Edison Pharmaceuticals has launched a phase 2b clinical trial of its experimental drug EPI-743 in adults with Friedreich's ataxia (FA) to assess whether the drug has positive effects on visual function, neurological and neuromuscular function, and disease-associated biomarkers.
EPI-743 is a small-molecule, oral drug that is designed to enter the central nervous system and synchronize (improve) energy generation in mitochondria, the energy-producing subunits in cells. It is being developed by Edison, which is located in Mountain View, Calif., and Utrecht, Netherlands.
Investigators plan to enroll 60 adults, ages 18-45 years. Trial participants will be assigned to take either 200 or 400 milligrams of EPI-743, or a placebo, three times a day for six months. In a planned extension study, all trial participants will take EPI-743.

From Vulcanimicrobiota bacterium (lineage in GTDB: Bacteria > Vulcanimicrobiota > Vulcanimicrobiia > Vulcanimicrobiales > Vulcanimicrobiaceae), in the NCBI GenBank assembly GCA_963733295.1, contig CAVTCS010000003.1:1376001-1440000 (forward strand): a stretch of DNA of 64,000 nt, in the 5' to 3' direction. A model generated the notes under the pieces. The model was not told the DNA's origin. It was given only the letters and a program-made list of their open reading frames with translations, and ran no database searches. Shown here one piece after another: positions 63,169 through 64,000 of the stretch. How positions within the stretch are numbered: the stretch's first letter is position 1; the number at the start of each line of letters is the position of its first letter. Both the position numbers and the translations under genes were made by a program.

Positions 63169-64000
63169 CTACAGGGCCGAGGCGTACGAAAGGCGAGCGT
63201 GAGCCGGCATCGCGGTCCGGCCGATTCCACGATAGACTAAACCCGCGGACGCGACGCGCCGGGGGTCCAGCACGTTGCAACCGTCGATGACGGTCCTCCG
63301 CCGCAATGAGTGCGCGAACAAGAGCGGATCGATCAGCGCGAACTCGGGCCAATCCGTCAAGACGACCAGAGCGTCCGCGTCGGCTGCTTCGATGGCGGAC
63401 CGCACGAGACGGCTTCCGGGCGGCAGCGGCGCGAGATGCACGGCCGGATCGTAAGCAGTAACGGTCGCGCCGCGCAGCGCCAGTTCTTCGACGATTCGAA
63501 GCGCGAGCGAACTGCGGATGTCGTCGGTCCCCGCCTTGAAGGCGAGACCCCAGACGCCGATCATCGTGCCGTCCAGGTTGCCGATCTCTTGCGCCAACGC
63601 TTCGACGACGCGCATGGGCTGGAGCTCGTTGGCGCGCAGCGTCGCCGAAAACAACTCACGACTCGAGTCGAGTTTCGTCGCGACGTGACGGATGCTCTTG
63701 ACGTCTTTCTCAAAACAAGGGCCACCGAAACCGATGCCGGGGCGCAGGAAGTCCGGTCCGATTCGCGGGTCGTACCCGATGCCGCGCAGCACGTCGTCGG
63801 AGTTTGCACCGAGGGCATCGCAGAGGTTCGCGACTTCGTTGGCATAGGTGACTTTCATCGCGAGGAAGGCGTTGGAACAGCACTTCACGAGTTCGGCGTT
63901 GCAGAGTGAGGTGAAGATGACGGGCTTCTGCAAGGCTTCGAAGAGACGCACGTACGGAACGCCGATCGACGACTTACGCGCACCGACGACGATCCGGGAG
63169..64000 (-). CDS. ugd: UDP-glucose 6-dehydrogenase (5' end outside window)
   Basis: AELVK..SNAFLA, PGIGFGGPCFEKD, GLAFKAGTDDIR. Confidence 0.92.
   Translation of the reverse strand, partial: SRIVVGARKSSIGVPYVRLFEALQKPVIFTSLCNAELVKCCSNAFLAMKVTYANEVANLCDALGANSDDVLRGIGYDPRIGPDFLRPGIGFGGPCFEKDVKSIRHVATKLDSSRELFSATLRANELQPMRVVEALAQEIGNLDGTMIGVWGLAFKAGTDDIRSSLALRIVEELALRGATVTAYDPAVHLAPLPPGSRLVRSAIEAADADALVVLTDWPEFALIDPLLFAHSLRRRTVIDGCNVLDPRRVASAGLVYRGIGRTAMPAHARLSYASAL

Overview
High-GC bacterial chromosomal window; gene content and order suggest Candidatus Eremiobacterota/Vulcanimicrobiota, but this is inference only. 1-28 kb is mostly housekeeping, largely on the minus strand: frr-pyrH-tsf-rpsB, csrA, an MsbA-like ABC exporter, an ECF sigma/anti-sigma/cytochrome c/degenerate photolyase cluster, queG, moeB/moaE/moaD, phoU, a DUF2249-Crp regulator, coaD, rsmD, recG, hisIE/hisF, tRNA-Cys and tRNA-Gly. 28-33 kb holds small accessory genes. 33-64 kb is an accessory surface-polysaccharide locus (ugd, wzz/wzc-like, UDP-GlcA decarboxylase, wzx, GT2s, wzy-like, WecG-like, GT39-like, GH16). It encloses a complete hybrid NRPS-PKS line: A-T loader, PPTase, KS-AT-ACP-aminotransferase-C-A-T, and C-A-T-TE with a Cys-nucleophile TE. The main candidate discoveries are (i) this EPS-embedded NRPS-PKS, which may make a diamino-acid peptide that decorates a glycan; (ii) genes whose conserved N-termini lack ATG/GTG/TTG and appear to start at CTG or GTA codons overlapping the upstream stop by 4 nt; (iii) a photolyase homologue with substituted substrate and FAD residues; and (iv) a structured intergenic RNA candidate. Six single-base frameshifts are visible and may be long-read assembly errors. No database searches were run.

Prospective participants must have a genetically confirmed diagnosis of FA and meet additional trial inclusion criteria.
The trial is being conducted at three centers in the United States. (At the time this article was posted, not all study sites had started recruiting for the trial.)
Children's Hospital of Philadelphia
Contact: Lauren Sayer at firstname.lastname@example.org
University of California, Los Angeles
Los Angeles, Calif.
Contact: Maria Casado at email@example.com
University of South Florida
Contact: Kelly Sullivan at firstname.lastname@example.org
For details about the new trial, see:
Or, go to ClinicalTrials.gov, and enter NCT01728064 in the search box.
About Clinical Trials
A clinical trial is a test, in humans, of an experimental treatment. Although it's possible that benefit may be derived from participating in a clinical trial, it's also possible that no benefit, or even harm, may occur.
MDA has no ability to influence who is chosen to participate in a clinical trial.
To learn more, see Learn About Clinical Studies and Being a Co-Adventurer, which is about neuromuscular disease clinical trials. To see a continuously updated database of clinical trials, go to ClinicalTrials.gov.